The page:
IBM spends $300 million on data centers with 'virtual workplaces'

Today, IBM announced a $300 million investment around building upon its 154 existing data centers in 2008, with the addition of 13 new "Business Resilience" service delivery centers in ten countries, including the US.

The new data centers will be located in the New York/New Jersey metropolitan area in the US and in emerging markets elsewhere in the world, said Brian Reagan, IBM's director of business continuity and resiliency strategy, in an interview with BetaNews.

Like some of IBM's current data centers, particularly those in metropolitan areas, the new centers will combine "virtual workplaces" -- or complete replications of users' call centers, trading desks, and other desktop environments -- with more traditional data center functions such as server redundancy and recovery, he said.


These virtual workplaces are available for physical access by customers' work forces -- up to thousands of seats -- in the event of either man-made or physical disaster.

"We 'wrapper' their work environment and transparently move it for them. This gives them an alternate location for their work presence," BetaNews was told.

Reagan maintained that one reason behind IBM's geographic expansion is to help overcome the historic resistance of many organizations to housing their data off-site.

In over 40 years of data center experience, he contended, IBM has never lost any customer data. "But most data loss is caused by either human error or system failure. So data loss is certainly a valid concern for customers," Reagan said.

"We want our customers to feel secure that their data is not being moved all over the globe, or something. So we are keeping it close at hand for them."

IBM is also focusing on offering customers a wide range of different kinds of options, according to Reagan. Unlike some other vendors' services, which use only their own networks for "cloud computing," IBM provides a choice of Internet-based "public clouds" and "private clouds" on the IBM Global Network, for example.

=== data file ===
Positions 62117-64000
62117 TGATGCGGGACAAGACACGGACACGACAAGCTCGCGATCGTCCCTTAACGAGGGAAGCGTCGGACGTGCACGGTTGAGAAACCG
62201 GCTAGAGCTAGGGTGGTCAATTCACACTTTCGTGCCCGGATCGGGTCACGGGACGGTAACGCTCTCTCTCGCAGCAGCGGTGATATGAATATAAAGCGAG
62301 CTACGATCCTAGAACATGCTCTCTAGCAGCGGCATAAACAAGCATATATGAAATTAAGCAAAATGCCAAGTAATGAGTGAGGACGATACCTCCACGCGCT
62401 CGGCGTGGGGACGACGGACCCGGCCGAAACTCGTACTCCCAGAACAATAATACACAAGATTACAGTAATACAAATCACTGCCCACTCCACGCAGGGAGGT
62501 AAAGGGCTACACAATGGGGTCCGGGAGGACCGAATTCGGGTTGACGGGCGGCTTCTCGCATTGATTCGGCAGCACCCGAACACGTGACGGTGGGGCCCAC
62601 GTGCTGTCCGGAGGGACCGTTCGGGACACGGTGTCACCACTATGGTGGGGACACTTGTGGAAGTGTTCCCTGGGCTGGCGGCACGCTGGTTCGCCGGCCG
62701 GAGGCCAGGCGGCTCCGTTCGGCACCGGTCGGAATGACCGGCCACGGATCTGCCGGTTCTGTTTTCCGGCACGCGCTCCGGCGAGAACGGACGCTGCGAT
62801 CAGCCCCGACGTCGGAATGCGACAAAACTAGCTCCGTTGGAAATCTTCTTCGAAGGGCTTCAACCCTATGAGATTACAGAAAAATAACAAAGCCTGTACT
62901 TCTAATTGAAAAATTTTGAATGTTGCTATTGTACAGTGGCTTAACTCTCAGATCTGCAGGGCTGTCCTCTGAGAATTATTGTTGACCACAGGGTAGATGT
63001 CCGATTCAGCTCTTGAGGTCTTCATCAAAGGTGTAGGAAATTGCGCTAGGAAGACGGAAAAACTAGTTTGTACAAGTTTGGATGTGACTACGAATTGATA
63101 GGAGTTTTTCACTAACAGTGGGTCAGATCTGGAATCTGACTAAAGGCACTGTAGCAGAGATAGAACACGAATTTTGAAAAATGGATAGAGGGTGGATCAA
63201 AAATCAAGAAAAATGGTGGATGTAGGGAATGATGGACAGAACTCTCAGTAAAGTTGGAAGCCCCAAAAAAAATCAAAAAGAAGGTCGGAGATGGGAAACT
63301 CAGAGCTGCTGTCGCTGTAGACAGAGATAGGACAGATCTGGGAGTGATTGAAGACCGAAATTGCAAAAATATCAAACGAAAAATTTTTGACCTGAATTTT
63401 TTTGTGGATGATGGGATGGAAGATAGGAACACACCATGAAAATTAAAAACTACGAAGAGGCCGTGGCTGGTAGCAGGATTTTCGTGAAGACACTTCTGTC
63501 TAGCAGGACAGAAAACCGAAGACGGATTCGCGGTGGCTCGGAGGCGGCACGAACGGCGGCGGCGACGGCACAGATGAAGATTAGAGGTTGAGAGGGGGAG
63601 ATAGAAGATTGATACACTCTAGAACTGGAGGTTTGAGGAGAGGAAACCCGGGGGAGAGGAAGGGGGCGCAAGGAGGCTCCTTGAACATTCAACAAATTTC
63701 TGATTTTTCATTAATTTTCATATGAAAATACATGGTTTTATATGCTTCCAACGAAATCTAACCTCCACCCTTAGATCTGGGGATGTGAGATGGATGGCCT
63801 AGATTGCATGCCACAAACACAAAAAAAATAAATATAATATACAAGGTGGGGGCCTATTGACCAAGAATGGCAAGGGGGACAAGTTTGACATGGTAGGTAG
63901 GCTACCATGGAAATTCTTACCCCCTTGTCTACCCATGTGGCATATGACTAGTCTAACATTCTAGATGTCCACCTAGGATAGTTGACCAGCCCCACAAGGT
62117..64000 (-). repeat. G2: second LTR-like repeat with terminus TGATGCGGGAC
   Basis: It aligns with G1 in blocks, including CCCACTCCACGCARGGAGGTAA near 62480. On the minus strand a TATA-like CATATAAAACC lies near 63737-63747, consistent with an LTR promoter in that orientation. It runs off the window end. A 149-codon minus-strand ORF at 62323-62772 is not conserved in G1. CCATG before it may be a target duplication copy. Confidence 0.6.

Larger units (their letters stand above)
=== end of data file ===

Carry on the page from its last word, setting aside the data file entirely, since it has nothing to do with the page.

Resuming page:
Other technologies in place at IBM's "Business Resilience" Centers include virtualization approaches from VMware, Xen, and a number of other vendors; 128-bit and 256-bit encryption; data vault technology obtained through IBM's buyout of Arsenal; and IBM Tivoli products for storage and network management, including FastBack, a new backup and recovery solution based on technology gained through IBM's FilesX acquisition.

IBM's data centers also draw on innovations developed by IBM Research, including new technology for combining data recovery with system level recovery, BetaNews was told. Current customers for IBM's data centers run the gamut from Enterprise Rent-A-Car and direct marketing firm Info USA, to a major bank in the UK, Reagan said.

Reagan also told BetaNews that IBM will continue to expand its number of data centers well beyond 2008, although he isn't sure how many more will ultimately be added.

Outside of the US, locations now being eyed by IBM include London; Hong Kong; Tokyo; Paris; Brussels; Warsaw, Poland; Milan, Italy; Rio de Janeiro, Brazil; Beijing and Shanghai, China; South Africa; and India, for instance.

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